How many practitioners will you have working for you? (be specific. If you’re going to have a Kinesiologist, an MT, other PTs, PTAs, make sure you note how many of each you plan to have)
How will the practice be thought of? Will it be well-known as the place to go in your community? Will it be a power-house?
Will you have managers running the place?
Be specific. These answers are your intention to make the practice what YOU want and need it to be. Like I said earlier, this isn’t your ‘dream’ or ‘wish’ for the practice, this is your INTENTION to get it done! Your answers provide direction; YOUR direction. Remember, this is YOUR practice so it shouldn’t be someone else’s ideal of a practice, but yours. When you know this and have it in writing, it will help you begin to turn things around.
Note: Don’t include a time frame of when you will get this done. When you add time to an ideal scene, you put a clock on it and that clock can slow you down or leave you feeling like you failed because you didn’t achieve your goal in a set time frame.
Right now, you're creating your direction.
Step 2: Calculate how much income is needed
This is key to your success. Without this information, your stats/metrics will ride a roller coaster and you won’t expand; instead you’ll feel like you’re running in circles.
To maintain a viable and expanding practice, you need to know how much income you need to generate to pay all the expenses, pay yourself what you deserve, and provide for the security of your practice.
Here are a few tips to follow to get you started:
Note your salary – the one you should be making as the owner
Write down ALL of your constant monthly expenses for the practice – do this once and then go over it again and again until you have everything listed.
Write down your variable expenses – things like supplies, a one-off purchase, things that have ‘come up’ on you unexpectedly in the past (like the time we needed to buy a new dryer, 6 months after we purchased one due to a problem with the venting that burned out the dryer…)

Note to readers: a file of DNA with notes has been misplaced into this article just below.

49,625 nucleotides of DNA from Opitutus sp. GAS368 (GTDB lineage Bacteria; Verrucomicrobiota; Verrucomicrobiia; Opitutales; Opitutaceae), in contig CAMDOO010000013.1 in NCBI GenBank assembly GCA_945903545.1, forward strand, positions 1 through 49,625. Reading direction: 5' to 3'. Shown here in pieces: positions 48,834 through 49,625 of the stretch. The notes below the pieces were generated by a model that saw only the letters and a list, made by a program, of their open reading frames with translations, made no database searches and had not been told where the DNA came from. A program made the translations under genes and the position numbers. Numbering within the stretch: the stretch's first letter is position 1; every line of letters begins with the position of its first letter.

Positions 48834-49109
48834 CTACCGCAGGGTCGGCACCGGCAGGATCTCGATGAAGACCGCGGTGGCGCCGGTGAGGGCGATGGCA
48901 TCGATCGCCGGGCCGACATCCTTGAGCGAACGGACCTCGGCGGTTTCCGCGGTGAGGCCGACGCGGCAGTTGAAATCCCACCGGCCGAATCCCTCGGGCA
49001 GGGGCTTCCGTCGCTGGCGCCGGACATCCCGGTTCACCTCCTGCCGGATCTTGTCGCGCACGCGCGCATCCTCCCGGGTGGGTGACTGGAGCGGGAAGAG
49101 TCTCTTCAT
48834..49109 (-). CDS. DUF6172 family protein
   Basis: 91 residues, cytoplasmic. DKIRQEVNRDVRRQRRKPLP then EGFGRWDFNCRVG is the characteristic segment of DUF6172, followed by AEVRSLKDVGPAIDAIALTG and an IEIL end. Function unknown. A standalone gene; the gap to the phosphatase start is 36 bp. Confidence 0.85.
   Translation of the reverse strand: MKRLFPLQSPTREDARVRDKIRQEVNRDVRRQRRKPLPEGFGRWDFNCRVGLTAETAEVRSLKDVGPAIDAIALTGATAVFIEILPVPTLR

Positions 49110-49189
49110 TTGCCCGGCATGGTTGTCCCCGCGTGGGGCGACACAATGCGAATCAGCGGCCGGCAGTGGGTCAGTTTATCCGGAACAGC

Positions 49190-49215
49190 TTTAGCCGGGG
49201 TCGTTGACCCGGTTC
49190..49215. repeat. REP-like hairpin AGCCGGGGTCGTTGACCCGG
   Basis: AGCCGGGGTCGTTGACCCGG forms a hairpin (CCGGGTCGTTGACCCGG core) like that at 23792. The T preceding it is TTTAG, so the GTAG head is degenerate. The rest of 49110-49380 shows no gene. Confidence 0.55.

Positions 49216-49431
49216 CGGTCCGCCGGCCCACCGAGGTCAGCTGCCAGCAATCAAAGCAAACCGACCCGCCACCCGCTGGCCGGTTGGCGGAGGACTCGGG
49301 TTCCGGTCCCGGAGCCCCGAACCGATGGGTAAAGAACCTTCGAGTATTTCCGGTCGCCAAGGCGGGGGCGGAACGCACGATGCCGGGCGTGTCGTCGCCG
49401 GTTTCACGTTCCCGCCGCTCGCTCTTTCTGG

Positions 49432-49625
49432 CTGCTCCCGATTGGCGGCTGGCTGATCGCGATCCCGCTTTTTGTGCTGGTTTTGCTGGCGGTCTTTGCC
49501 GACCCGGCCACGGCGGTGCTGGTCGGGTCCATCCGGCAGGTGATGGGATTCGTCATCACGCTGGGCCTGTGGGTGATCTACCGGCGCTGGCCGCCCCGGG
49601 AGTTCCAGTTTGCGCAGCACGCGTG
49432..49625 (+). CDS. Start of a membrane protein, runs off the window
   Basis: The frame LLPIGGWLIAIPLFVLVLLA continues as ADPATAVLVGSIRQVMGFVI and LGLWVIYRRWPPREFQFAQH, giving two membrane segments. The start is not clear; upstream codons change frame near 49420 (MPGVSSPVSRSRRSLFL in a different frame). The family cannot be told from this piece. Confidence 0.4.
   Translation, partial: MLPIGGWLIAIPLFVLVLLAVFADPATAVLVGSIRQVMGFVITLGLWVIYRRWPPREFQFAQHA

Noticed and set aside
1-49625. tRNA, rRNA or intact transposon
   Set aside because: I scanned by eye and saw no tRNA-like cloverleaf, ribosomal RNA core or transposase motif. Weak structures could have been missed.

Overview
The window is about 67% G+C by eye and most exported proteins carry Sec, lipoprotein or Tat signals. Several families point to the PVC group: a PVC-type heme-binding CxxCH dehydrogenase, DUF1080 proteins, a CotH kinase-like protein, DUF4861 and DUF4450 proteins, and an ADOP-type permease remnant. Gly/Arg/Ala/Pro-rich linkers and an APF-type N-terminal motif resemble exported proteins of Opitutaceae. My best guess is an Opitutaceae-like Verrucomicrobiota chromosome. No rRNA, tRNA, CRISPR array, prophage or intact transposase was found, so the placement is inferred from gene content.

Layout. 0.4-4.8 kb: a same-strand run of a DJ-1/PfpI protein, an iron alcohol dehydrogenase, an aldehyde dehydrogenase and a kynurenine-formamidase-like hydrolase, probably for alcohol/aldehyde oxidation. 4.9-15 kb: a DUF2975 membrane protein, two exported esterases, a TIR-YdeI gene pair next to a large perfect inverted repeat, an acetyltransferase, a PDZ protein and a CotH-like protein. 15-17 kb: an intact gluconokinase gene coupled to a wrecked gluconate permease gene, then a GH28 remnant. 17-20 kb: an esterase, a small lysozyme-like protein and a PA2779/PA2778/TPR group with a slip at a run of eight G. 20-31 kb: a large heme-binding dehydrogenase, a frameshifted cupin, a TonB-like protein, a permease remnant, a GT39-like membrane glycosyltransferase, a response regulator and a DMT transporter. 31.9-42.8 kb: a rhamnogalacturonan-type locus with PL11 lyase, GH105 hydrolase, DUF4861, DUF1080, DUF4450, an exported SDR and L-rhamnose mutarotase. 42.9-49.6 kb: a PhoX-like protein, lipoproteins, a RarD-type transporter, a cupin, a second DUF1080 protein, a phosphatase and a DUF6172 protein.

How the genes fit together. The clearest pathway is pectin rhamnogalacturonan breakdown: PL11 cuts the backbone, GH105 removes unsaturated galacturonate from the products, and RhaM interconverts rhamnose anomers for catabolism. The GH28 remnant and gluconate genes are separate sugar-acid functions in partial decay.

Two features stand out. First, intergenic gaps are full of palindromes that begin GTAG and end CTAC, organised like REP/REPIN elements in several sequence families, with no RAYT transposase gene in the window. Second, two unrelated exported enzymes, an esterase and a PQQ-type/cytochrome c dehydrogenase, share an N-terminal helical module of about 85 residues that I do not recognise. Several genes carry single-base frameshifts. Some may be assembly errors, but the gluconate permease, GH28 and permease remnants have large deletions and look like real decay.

How much you want to put into reserves on a weekly basis – this is your rainy-day fund and it should be well-padded in case something big comes up or an insurance company decides to have a ‘glitch’ in their system for 3 months…
NOTE: The amount you need to generate changes every time you hire a new team member or make a new financial commitment, so you need to update this number monthly!
Once you know the income needed, you should also translate it into the number of visits per week you will need to see.
When you know income and visits per week needed, you will have more certainty about the viability of your practice and it will give you something to measure and track.
Step 3: Track your stats / metrics weekly
If you aren’t tracking your practice stats, start right now. There are several online stats tracking companies out there that are very affordable and offer you the ability to not only track your stats but also graph them. Having a weekly visual of your practice stats will give you a visual on how well you’re meeting your goals and working toward your ideal scene.
Measuring your weekly stats will help reduce the chaos by providing a visual. On your graphs you can set targets you want to achieve weekly, monthly, and yearly.
Every practice I know that tracks their main practice stats expands, so get started today.
Chaos can be damaging to you and your practice. If you’re going to run a business, you have to take action daily to break down the chaos and build a better machine.
It can’t all be done by one person all at once, so if nothing else, make sure that these 3 actions are in place, so you have direction moving forward. Once they’re in place, you’ll have a better idea of what to work on next and feel more control when doing so.